Nearly every country in the world possesses some form of religion. With religion comes the need for people to express their beliefs. Often times, these expressions are seen as religious customs and traditions. Along with these religious customs and traditions, most countries also posses customs and traditions practiced by even the average non-religious citizen. These customs can be enormous milestones in the lives of young-adults, or something as simple as shaking someone’s hand. Everything from a child’s first day at school to a newlywed couples inauguration is celebrated through rituals and practices.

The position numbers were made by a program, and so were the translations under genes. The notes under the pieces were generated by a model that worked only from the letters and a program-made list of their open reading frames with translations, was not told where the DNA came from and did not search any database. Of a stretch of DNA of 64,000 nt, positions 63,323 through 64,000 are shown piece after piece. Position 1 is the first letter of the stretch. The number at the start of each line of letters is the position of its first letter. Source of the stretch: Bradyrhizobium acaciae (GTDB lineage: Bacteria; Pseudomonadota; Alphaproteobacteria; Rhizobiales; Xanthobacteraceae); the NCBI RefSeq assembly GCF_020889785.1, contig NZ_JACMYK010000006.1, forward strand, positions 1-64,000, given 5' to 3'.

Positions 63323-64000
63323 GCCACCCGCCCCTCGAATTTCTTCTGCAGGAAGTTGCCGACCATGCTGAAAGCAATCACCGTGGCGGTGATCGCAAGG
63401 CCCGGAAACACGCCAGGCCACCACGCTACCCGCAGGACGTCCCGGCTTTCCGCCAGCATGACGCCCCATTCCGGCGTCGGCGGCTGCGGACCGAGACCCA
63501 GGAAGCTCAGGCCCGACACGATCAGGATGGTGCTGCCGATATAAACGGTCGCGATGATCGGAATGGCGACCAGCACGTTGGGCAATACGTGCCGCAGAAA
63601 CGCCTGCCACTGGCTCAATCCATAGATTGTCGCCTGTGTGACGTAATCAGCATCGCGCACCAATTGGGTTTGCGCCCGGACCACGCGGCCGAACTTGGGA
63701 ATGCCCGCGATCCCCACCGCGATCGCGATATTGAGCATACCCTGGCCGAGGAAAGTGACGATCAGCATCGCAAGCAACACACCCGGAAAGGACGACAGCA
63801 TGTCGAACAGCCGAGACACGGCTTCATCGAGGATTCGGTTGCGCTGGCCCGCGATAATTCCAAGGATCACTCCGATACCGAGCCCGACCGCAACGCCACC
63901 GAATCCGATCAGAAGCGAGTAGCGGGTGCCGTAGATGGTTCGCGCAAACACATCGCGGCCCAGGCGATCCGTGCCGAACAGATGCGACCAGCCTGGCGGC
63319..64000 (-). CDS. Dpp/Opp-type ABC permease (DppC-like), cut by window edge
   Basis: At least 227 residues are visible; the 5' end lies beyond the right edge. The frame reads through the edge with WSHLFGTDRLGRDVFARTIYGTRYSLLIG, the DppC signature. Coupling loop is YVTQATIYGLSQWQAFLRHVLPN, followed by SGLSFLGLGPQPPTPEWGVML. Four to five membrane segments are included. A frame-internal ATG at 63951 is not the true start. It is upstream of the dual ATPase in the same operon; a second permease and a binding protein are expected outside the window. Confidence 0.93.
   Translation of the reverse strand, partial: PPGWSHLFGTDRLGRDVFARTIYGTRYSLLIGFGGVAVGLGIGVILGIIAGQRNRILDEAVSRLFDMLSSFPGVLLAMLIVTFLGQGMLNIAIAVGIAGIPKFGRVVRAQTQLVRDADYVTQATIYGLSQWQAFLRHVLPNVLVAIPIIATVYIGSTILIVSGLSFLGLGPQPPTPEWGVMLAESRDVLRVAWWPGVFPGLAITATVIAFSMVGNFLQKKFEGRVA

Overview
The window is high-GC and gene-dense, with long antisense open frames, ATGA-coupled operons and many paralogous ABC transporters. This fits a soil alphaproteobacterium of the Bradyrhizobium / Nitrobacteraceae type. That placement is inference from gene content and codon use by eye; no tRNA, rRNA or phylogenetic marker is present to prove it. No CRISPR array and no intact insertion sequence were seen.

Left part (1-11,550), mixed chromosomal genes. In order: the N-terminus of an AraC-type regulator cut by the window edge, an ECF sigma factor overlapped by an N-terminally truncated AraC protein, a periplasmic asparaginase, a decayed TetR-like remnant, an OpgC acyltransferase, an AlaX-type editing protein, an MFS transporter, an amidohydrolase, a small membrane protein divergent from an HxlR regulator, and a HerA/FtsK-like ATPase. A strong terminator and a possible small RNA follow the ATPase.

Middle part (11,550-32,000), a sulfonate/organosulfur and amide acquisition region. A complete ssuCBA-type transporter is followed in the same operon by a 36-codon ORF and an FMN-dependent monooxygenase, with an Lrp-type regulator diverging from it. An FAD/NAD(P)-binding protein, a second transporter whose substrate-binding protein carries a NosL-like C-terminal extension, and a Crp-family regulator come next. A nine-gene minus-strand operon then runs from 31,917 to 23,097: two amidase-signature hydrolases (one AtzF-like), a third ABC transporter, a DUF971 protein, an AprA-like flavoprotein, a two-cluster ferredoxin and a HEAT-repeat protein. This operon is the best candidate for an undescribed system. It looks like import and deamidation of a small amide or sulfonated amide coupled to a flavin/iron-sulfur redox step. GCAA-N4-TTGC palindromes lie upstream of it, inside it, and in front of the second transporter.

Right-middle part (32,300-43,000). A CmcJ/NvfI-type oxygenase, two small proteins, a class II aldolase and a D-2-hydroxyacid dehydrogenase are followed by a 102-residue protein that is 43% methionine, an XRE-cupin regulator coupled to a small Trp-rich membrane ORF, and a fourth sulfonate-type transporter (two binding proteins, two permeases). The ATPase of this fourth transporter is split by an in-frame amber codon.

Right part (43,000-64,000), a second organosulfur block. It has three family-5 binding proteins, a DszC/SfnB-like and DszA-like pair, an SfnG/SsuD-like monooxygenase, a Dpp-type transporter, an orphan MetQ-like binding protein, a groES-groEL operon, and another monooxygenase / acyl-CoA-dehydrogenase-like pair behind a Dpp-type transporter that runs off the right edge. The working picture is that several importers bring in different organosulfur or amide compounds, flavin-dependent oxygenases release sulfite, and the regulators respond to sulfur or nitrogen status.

Many of these traditions have been around for thousands of years. With religion came traditions and rituals and practices. A few examples of these traditions include: Datar. Datar is the welcoming of the bride into the home of the groom by the groom and his family. This practice is seen as sacred and as a necessity. It is believed that if the ritual is not done right or not done at all, then the family is doomed to fail. (IndiaNetzone) Another, less significant tradition, Upanayan, is the day that a male child begins his education. An interesting fact about Indian culture is that they still use the caste system and many traditions are open only to the top three castes: Brahmin, Kshatriya, and Vaishyas. Upanyan is one of those traditions. (Freshroads) Another vital part of India culture is always giving. Giving is seen as the ultimate kindness and in India culture, should be practiced by everyone. Danam is the Indian tradition of giving gifts to one another. Upanayan, The marriage ceremony described above, is a time where Danam is practiced constantly. The bride gives gifts to the groom and groom to the bride. These gifts can range from gold to coconuts to cows. No gift is seen as the clothes from grandma for Christmas. In the final ten days of someone’s life, they are given many gifts which are believed